·         Unitarist – everyone in the organisation shares similar values and culture and they are all working to the same end

·         Pluralist    people have different aims and objectives, which may depend on where they are in the organisation and as a result organisations become a coalition of interests –  and these interests can and do sometimes conflict

·         Radical (or Marxist) – the groups in a workforce (which can crudely be split into ‘managers’ and ‘workers’) are inherently in conflict – if one gains the other loses.

For the last 30 years, the dominant viewpoint in HR and business has been the Unitarist one – whether it’s Tom Peters and his “excellent” companies, or HR concepts like ‘best practice’ and ‘employee engagement’. But is it time to reconsider the idea that “we’re all in it together”? The increasing numbers of industrial disputes – which I highlighted here – suggest that increasingly groups of employees are considering that their interests are better served by opposing the wishes of their managers. While the so-called Uber model of employment distances people from their organisation even further.

After all if we interpret 5 photographs differently, why on earth should we all interpret something as complex as a business in a unified and agreed way?

Thinking Outside the Payroll

What exactly are the “Human Resources” of an organisation? 

The easy answer is that they are the people who work for a business, charity or public body. But while in the past, for the overwhelming majority of organisations, this term was synonymous with “employee”, these days that’s frequently not the case. And I’m not just talking about trendy hi-tech firms either – the chances are that if you’ve ordered anything for delivery recently, whether online or from a store, it will have been delivered by a self-employed contractor, not an employee of the company. Nor is it uncommon in many organisations to have sub-contracted out ‘ancillary’ services to others (indeed, that’s how I make my living!!)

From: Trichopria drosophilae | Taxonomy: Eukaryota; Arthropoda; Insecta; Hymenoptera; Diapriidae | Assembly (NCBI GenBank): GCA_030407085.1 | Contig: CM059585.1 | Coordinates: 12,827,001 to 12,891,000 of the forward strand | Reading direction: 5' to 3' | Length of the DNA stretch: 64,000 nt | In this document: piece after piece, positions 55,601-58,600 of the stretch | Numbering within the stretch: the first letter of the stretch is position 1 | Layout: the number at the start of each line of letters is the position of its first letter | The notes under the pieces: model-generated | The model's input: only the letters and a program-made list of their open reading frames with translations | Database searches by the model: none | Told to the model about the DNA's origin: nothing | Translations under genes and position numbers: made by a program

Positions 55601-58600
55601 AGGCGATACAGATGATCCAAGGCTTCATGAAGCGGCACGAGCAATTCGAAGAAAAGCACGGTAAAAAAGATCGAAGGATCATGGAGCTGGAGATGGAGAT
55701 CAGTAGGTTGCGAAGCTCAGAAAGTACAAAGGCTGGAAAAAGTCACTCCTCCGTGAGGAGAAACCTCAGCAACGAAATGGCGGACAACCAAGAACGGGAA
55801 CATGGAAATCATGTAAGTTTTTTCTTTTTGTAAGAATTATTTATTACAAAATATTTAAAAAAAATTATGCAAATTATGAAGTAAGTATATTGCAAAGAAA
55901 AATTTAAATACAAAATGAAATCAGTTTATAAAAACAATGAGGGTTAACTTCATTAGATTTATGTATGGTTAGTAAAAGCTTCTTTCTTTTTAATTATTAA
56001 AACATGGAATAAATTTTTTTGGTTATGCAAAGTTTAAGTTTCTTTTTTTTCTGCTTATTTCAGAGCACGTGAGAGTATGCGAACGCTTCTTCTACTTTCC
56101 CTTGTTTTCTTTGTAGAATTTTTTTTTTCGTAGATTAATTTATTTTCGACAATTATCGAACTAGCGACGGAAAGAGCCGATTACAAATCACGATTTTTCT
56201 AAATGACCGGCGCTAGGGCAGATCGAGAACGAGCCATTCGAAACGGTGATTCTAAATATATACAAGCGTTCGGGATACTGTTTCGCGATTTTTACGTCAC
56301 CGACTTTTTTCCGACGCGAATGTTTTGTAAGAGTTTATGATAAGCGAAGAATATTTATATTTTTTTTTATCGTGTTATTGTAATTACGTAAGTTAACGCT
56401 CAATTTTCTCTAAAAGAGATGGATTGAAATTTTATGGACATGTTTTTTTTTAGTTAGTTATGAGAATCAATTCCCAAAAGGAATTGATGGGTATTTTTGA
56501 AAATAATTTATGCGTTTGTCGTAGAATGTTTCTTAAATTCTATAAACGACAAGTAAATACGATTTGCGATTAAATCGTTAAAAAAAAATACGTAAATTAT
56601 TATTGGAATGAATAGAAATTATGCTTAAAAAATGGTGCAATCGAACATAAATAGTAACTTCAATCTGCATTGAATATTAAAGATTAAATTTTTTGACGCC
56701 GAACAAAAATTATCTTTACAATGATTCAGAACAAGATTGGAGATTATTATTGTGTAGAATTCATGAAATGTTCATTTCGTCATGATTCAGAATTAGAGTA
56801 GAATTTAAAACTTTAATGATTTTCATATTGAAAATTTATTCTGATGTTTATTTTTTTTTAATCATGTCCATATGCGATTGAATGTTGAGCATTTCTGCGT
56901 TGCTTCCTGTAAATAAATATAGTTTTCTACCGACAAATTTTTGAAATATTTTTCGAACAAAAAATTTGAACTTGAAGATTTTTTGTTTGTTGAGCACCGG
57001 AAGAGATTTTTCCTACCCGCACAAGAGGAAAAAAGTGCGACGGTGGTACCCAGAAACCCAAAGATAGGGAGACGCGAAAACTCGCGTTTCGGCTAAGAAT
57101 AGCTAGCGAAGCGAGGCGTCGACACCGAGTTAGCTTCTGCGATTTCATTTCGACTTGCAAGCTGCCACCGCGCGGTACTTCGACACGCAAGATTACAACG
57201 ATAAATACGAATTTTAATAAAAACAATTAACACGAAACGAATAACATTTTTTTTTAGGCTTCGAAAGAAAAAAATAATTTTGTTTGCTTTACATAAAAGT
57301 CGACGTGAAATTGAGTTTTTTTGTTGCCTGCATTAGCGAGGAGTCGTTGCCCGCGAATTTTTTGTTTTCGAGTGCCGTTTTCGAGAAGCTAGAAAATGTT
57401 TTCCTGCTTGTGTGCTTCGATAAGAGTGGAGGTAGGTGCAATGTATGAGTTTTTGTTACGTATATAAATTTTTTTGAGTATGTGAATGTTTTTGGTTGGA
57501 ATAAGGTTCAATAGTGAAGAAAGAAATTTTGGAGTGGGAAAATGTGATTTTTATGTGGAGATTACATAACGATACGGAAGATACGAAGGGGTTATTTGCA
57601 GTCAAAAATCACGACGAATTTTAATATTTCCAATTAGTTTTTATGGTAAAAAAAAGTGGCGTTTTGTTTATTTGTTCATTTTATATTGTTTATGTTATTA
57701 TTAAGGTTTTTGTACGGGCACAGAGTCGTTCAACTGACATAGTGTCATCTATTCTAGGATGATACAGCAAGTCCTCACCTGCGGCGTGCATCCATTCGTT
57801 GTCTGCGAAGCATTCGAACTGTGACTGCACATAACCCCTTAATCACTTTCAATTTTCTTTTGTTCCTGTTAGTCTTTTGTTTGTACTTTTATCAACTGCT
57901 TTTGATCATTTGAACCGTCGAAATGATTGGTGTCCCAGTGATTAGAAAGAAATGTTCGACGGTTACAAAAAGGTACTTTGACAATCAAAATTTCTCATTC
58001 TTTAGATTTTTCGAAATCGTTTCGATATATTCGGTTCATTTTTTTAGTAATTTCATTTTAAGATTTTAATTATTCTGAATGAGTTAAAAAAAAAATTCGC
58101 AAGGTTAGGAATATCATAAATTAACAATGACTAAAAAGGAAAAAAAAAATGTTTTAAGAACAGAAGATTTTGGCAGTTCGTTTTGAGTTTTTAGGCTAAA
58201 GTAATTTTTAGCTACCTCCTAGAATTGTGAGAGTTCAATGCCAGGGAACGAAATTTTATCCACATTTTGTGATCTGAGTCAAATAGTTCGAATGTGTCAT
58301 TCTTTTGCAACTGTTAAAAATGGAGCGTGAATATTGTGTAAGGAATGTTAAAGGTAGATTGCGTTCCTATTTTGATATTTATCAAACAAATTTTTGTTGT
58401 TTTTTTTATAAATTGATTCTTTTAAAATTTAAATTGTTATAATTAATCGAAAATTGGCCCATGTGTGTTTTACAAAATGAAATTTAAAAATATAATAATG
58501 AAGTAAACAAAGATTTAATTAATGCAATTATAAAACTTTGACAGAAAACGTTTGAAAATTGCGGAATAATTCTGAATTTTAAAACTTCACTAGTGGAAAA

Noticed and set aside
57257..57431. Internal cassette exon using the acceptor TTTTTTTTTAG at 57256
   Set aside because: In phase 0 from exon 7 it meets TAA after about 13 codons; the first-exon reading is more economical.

So why is that an issue for those of us who work in HR? Well, there are lots of reasons:

·         It won’t be enough to know about “employment law” – HR professionals will need to understand the full range of legal relationships that people can have with organisations, and be able to advise on them. The excuse that “x is a freelance, nothing to do with us” won’t wash in future

·         How will we hire and fire in the future? Some of the time-consuming processes that we use to recruit, or dismiss, are not only not necessary but don’t fit with those who are working in a non-traditional way. And given that recruiting consultants or freelancers has been a traditional responsibility of procurement departments or line managers, how do we get involved without creating a turf war?

·         If we have to recruit people differently, do we also need to start rethinking how we develop them? And indeed, exactly who do we need to consider developing?

·         We talk a lot in HR about behaving “ethically”. If we start to use labour as a resource to be taken up and dropped when necessary for our business, how does that square with behaving in an ethical manner?

·         Even if you don’t accept the ethical arguments, there are several clear business reasons why HR will need to change. The whole “psychological contract” between businesses and their workforces will change and our practices will need to as a consequence

·         Things that we devote a lot of time to currently – like the nebulous concept of “employee engagement” – may become pointless; if workers aren’t all employees then chasing after engagement becomes a meaningless exercise.

That’s not to say we need to throw out everything we do in HR. Nor am I suggesting traditional employees will disappear – they will still form the majority of the workforce for the foreseeable future (at least for the remainder of my working life anyway!). But what I am suggesting is that we need to rethink exactly how – and why – we do a lot of things if the profession is to remain relevant in 21st century organisations.

The Emperor’s New Clothes?